The coach’s job is to provide support to enhance the skills, resources, and creativity that the client already has.” (ICF website, 2006)
Why is coaching the best international career for an expat or global citizen?
Coaching is the best international career because:
- You can be your own boss,
- Have flexible working hours,
- Work from anywhere that suits you
- Build up and keep your clients even if you move around
- Get paid for doing what you love best – connecting and helping people achieve their goals.
Everyone has skills and experiences they have aquired throughout their lives. Coaching allows you to build on your existing experience and networks to create an international career. You need to be a good listener and communicator, have a genuine interest in others, be self motivated and driven and enjoy seeing people change.
If you are an expat looking for a portable career, if you think of yourself as a global citizen; If you have been an executive, business manager, career adviser, teacher or consultant and if you get pleasure out of getting to know people and bringing out the best in people then coaching could be for you.
Come and join our international community of coaches and study for a globally recognised coach certification whilst connecting with coaches all around the world in a flexible, friendly and supportive environment.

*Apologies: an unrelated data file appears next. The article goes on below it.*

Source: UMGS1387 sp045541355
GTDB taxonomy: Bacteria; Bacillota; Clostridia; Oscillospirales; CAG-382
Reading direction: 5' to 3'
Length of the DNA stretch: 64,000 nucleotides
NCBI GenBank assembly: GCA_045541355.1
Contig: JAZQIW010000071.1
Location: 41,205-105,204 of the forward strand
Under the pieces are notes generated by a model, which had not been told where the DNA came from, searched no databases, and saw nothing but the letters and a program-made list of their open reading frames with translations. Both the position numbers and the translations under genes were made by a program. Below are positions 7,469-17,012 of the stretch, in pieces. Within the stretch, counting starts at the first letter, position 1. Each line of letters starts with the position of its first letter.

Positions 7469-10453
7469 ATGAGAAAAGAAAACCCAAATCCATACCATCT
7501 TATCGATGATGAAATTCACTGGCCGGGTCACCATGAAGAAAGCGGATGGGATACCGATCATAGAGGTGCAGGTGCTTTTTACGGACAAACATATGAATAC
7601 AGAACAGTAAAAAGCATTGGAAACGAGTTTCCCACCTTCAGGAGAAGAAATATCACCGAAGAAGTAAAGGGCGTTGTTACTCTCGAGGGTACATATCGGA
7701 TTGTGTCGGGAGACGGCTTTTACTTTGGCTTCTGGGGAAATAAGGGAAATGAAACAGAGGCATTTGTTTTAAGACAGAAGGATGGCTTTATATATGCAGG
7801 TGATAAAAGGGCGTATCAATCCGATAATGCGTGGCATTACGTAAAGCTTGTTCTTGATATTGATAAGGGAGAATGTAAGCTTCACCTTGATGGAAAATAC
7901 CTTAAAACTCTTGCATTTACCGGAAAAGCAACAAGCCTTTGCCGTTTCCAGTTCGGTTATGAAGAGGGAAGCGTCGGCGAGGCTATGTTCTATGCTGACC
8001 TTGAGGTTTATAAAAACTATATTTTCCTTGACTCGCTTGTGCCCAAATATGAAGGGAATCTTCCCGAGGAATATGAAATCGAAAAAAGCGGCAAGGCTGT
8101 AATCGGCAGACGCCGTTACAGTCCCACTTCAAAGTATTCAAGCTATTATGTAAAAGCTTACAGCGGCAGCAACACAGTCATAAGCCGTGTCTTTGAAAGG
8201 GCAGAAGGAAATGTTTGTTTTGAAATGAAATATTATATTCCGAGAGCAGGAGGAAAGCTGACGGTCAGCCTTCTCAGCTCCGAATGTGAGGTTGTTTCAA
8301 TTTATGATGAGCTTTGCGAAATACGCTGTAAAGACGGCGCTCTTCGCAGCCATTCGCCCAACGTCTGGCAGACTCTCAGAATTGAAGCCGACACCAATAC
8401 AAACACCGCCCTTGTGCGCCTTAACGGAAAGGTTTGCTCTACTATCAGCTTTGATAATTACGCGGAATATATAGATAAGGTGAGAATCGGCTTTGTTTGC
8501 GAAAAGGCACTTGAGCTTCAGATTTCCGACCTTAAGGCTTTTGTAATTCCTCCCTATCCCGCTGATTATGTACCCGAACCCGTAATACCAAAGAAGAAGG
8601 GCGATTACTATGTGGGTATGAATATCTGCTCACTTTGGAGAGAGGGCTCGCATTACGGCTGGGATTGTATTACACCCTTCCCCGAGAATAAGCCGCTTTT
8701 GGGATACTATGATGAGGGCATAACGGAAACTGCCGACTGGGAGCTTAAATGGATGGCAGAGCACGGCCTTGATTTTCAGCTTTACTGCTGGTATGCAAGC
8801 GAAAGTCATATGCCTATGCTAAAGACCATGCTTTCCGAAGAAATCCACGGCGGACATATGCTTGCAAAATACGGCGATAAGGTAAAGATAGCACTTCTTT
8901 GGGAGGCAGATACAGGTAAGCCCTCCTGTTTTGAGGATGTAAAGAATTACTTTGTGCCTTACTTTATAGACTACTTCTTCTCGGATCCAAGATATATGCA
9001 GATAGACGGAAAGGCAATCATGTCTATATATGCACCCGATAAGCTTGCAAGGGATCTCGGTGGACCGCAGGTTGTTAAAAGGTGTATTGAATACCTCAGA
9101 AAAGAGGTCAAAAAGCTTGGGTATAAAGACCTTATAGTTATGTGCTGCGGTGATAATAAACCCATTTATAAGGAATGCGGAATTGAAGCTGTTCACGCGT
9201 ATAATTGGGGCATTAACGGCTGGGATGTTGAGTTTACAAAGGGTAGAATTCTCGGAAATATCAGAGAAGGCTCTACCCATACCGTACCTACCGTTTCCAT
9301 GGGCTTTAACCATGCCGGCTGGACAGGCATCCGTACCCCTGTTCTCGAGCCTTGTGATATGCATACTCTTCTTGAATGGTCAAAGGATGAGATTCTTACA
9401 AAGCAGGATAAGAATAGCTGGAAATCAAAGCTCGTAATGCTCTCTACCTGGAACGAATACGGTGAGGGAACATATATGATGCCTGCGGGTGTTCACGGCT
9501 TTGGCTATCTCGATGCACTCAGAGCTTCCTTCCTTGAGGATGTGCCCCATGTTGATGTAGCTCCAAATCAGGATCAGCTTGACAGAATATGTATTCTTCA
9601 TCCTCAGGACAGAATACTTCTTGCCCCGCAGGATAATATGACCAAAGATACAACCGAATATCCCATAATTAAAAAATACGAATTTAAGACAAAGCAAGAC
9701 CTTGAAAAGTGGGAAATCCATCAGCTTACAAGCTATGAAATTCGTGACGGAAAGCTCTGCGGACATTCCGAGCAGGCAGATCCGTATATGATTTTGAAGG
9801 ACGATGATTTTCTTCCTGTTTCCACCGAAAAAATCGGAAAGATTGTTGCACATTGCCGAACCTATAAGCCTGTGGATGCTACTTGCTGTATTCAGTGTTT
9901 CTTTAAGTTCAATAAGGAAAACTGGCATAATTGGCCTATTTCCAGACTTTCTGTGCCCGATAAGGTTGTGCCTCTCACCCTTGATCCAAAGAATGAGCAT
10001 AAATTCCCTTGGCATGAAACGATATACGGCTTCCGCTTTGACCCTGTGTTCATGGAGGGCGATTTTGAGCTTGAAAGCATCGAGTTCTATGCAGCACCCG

Why train to be a coach at ICA?
- Comprehensive course material
- Coaching business building skills
- Be coached (included in program fee)
- ICF accredited coach training program
- Internationally recognised qualification
- High quality education at a competitive price
- Professional coach certification upon completion
- Flexible class scheduling – work at your own pace
- Practical coaching application within specific coaching niche
- Opportunity to build professional network with fellow coaches
- Our extensive coach training program offers both the theory and practice you need to help your clients manage challenges, gain greater self-awareness, and create the life they are committed to.
Somebody helped you get where you are today. They took an interest in you; shared their experience, wisdom and knowledge. They might even have lent you a hand, rolled up their sleeves and pitched in to contribute to your success. This person is a mentor, an experienced and trusted adviser. And therein lies the difference between coaching and mentoring advice.